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Frank Angel
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From: Brooklyn NY USA
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 - posted 06-29-2014 07:19 AM      Profile for Frank Angel   Author's Homepage   Email Frank Angel   Send New Private Message       Edit/Delete Post 
I see you are not from Texas. Half the theatres in Texas ran THE ALAMO every year. I think there is an anniversary of it. In our theatre, it was a sell-out for a week's run. As a misplaced New Yorker, or as they nicknamed me, Yankee Boy, I couldn't understand what all the hoopla was about; I thought the film was pretty boring for what should have been a very compelling story. That said, I admit I was never a John Wayne fan of any of his movies -- to me he never was anyone other than John Wayne on the screen. Then again, as I Yankee, I never understood why they had a Confederates Day Parade either.

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Bill Gabel
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From: Technicolor / Postworks NY, USA
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 - posted 06-29-2014 10:44 AM      Profile for Bill Gabel   Email Bill Gabel   Send New Private Message       Edit/Delete Post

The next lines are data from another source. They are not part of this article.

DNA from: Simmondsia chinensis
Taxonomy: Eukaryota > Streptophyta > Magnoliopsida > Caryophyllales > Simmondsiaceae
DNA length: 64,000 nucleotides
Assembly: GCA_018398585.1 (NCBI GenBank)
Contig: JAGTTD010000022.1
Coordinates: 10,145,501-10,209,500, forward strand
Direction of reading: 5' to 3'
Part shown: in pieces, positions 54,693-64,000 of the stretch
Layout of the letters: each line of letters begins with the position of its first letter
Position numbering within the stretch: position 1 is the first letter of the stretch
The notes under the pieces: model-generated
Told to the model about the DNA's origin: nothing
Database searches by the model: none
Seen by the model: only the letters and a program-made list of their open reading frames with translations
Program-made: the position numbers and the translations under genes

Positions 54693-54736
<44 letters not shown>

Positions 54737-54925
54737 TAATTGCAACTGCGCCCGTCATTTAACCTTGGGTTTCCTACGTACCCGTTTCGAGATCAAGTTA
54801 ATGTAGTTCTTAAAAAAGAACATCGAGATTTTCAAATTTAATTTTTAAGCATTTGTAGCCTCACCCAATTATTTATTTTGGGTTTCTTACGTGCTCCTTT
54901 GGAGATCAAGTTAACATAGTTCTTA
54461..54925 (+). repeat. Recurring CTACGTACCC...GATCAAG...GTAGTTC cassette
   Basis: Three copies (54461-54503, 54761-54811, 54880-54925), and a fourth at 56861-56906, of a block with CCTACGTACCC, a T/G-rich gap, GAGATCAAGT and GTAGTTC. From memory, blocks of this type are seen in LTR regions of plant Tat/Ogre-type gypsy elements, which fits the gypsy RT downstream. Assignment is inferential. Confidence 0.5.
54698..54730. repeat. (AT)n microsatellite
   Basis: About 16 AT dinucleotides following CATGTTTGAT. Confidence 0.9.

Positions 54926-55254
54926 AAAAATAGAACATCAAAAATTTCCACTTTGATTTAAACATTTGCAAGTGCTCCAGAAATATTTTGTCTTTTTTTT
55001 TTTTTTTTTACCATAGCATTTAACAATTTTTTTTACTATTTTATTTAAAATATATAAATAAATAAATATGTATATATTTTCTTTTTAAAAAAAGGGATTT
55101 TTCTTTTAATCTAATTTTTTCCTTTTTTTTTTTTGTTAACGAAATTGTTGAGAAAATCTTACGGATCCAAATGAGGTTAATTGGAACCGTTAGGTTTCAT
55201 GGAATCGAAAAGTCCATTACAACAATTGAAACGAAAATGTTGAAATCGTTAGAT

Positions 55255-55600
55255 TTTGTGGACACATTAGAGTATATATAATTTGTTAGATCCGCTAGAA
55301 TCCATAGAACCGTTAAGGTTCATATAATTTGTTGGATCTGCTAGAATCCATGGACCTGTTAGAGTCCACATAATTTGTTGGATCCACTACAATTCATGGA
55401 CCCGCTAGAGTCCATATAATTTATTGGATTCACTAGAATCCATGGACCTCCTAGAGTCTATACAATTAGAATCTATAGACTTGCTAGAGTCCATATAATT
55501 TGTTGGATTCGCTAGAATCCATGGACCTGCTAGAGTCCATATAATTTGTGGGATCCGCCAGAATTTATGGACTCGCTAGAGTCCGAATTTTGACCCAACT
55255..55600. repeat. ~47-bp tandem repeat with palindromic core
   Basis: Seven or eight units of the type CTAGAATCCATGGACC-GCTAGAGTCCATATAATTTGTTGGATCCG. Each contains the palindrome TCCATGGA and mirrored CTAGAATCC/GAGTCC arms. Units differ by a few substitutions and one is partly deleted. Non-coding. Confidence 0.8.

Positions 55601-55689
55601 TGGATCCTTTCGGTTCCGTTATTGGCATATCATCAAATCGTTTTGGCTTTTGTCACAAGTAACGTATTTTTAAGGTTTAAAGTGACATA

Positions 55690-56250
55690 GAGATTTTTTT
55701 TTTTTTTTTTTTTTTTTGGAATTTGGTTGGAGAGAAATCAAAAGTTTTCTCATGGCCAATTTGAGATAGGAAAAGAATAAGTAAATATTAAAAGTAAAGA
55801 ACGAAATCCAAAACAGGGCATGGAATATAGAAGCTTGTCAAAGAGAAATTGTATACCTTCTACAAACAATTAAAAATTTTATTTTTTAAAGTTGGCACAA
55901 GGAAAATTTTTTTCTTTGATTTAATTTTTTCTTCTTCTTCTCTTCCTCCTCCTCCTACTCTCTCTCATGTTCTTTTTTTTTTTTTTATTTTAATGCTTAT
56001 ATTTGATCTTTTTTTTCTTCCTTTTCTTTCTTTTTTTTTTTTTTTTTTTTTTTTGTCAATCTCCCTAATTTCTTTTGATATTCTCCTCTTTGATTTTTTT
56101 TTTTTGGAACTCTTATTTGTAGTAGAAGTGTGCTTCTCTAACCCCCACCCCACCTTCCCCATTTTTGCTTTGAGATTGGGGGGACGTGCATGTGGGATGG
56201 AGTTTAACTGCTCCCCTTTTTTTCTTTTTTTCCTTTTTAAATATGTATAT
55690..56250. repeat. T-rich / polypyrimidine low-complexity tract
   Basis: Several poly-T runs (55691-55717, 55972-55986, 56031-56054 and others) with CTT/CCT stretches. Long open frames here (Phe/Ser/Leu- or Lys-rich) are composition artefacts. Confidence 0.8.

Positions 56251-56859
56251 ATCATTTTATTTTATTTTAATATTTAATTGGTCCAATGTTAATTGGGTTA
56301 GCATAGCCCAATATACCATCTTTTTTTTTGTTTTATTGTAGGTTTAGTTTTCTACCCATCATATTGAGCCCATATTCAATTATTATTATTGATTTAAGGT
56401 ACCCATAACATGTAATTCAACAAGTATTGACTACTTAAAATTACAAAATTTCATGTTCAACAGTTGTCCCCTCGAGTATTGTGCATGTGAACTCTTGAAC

This is what MGM did to that last surviving 70mm roadshow print of The Alamo your talking about Mark. This is from a Dallas Observer article from 2001 that was on the in 70mm site.

Instead, it wound up in the hands of MGM/UA's home-video department, which had it transferred to laserdisc and videotape. Afterward, this once-perfect print was dipped in so-called rejuvenation chemicals, sliced into 1,000-foot sections, dumped into cardboard boxes and put in warm storage, where it sat from 1991 till October of last year, when Harris opened the boxes to discover his beautiful childhood memories lay in near-absolute ruin. Its color was gone; its glory horribly diminished. And it smelled like vinegar, the result of the destructive chemical bath.

http://in70mm.com/news/2002/alamo/index.htm

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Robert Harris
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From: Bedford Hills, NY, USA
Registered: May 2003


 - posted 06-29-2014 01:20 PM      Profile for Robert Harris   Email Robert Harris   Send New Private Message       Edit/Delete Post 
I'm happy to answer questions here. Let's not work with rumors.

Both the original 65mm negative, as well as the separation masters are cut to the short version of the film. Seps have printer functions burned in.

Original neg is faded, chemically damaged (at the head and tail of every shot) and additional fade from what I presume is oxidation, moves in and out at the sides of the image.

The seps were exposed slightly out of focus, and do not represent large format quality.

We're discussing the short version. The roadshow has, for an extant element, a totally faded print, with slight vinegar syndrome.

This is a film that never really worked in 35mm, as the Todd-AO imagery was all but lost at the far lesser resolution of 35, which is less than a third (probably close to 25%) that of 70.